NEW YORK (TheStreet) -- What's happening in small business today?
1. Sales not enough to avoid small business cash crunch. Weak sales as a result of lackluster consumer spending is causing cash flow problems at many small businesses, according to the latest Citibank Small Business Pulse survey. According to the survey, half of the respondents experienced a sudden cash crunch in the last 12 months.
Managing cash flow is particularly difficult when there are slow or delinquent receivables and bankruptcies. About 24% of Citi survey respondents blamed late or non-payments for their sudden cash crunch in the last 12 months. Yet 23% described making a collection call as the most uncomfortable business finance challenge (behind firing staff.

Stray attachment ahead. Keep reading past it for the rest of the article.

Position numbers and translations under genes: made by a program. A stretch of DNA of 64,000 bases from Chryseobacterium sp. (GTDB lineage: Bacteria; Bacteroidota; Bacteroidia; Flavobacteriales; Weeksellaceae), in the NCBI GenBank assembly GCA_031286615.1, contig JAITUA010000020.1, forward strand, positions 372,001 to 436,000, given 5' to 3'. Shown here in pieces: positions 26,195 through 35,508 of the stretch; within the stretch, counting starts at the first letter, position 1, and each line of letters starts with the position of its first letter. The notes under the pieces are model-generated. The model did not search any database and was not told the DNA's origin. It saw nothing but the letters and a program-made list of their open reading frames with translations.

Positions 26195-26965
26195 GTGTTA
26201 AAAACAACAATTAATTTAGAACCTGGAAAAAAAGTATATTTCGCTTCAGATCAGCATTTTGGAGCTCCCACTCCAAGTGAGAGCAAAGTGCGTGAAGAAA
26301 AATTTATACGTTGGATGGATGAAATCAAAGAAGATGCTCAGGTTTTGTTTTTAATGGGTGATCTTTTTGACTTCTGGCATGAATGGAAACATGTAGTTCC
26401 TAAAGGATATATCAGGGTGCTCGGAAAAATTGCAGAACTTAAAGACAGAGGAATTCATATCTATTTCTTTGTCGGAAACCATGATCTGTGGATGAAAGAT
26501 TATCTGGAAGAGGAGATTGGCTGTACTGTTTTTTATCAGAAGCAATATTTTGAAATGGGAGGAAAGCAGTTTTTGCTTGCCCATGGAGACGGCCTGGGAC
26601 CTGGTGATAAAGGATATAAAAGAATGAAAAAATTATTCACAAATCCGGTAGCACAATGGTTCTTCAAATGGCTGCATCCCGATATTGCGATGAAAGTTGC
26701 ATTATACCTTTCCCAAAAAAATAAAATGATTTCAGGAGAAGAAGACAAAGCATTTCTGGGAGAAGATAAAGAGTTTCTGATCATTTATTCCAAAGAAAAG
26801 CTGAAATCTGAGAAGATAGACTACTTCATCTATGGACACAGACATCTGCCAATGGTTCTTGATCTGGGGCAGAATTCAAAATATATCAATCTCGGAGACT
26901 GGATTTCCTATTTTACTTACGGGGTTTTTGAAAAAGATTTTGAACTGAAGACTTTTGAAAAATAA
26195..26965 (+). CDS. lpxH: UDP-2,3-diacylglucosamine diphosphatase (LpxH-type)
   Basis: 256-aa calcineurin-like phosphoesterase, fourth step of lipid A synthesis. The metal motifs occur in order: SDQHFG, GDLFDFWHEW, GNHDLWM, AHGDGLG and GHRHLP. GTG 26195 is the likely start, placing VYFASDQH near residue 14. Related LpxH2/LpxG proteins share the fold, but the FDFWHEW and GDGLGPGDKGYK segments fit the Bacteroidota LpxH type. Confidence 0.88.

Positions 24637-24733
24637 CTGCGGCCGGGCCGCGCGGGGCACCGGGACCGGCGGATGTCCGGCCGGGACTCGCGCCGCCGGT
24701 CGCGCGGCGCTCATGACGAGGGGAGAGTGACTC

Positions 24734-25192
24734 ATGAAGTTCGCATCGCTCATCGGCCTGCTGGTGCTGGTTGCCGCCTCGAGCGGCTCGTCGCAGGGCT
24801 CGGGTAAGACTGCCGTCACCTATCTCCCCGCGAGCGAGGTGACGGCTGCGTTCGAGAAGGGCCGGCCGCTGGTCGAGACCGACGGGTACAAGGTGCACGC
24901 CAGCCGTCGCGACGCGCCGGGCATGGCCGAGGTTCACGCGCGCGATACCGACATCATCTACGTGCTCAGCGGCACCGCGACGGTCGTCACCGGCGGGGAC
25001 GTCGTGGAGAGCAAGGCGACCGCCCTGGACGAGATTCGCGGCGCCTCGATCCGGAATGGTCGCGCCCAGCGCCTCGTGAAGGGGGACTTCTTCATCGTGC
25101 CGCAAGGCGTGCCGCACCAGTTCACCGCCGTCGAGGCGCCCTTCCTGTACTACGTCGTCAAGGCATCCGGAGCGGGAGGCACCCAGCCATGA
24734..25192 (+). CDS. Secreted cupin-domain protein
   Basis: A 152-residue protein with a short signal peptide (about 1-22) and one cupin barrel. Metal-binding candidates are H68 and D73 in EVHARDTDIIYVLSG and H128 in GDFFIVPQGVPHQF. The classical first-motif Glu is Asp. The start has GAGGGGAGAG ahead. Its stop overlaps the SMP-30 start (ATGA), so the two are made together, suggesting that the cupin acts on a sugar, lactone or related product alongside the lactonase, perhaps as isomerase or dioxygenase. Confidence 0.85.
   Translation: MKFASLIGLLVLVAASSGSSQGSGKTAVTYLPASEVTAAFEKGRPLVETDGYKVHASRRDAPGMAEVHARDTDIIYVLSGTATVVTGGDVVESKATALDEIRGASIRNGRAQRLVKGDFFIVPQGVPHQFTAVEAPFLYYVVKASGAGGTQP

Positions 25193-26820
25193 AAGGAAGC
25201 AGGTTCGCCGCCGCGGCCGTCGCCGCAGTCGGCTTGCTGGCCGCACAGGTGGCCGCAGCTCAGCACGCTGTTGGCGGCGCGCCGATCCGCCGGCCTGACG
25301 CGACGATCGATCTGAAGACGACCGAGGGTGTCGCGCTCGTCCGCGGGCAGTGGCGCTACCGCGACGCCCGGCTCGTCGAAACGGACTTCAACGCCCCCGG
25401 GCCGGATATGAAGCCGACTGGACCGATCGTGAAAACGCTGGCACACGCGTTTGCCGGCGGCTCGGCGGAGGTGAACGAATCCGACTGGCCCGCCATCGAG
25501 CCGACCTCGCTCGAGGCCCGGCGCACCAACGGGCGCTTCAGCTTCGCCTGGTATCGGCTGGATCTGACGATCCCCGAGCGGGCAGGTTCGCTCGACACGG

Despite the cash flow crunch that many small business owners find themselves in, more than three quarters have agreed to payment extensions for customers.Maintaining and increasing sales is the most important short term business issue for 74% of small business owners, the survey found. The survey was conducted between August 9 and August 30 among a national random sample of 750 small business owners and operators. 2. Twitter's Jack Dorsey on his latest startup, Square. Jack Dorsey is hoping he can shake up the mobile commerce space just as much as he did with the social media industry when he co-launched Twitter. Two years ago, Dorsey launched Square, which lets merchants process debit or credit cards by using a square-shaped card reader for their smartphones or tablets and a flat 2.75% swipe fee. Currently, Square is used by 2 million merchants and will be rolled out at Starbucks' (SBUX) U.S. locations. This week, the startup closed its fourth round of funding, raising more than $200 million. The company is now valued at more than $3.2 billion, according to the Wall Street Journal. Still, the mobile payments space is crowded with the likes of eBay's (EBAY) PayPal, Intuit (INTU), the major credit card processing companies, and on Wednesday, even Groupon (GRPN) getting into the act, launching a payments service. In an interview with the WSJ, Dorsey shared that even he gets caught off guard at times with potential competitive threats. His business plans are also not the traditional 40-page documents. "We definitely have a lot of plans and we stick to them and hold ourselves accountable to them. But the way we funded ourselves is not [showing investors] a 40-page business plan. It was by asking, 'Do you have a credit card? I'd like to show you the new product.' Once they are hooked, say, 'Here's how we will scale. Here's how we will build it,'" Dorsey told the Journal. 3. Corporate venture capital gives less to New York startups. Investment from venture capital firms backed by big corporations like Comcast (CMCSA) and Verizon (VZ) rose to $2.1 billion in the second quarter, nearly double that of the first quarter and 16% higher than the year-earlier period. However, one of the biggest hubs for tech startups, New York, saw just $30 million of that money, according to CB Insights as cited by Crain's New York Business. New York is home to a burgeoning tech scene but it usually attracts smaller, early stage deals led by independent venture capital investors, the article says. Even so, the $30 million in total investments (equating to nine deals for the quarter) was 87% lower than the year-earlier quarter as well as a five-quarter low. No surprise, California garnered 75% of the quarter's total corporate investment dollars, or $1.45 billion. Massachusetts came in second place, garnering 4%, or $80 million. -- Written by Laurie Kulikowski in New York. Follow @LKulikowski To contact Laurie Kulikowski, send an email to: Laurie.Kulikowski@thestreet.com. >To submit a news tip, email: firstname.lastname@example.org.
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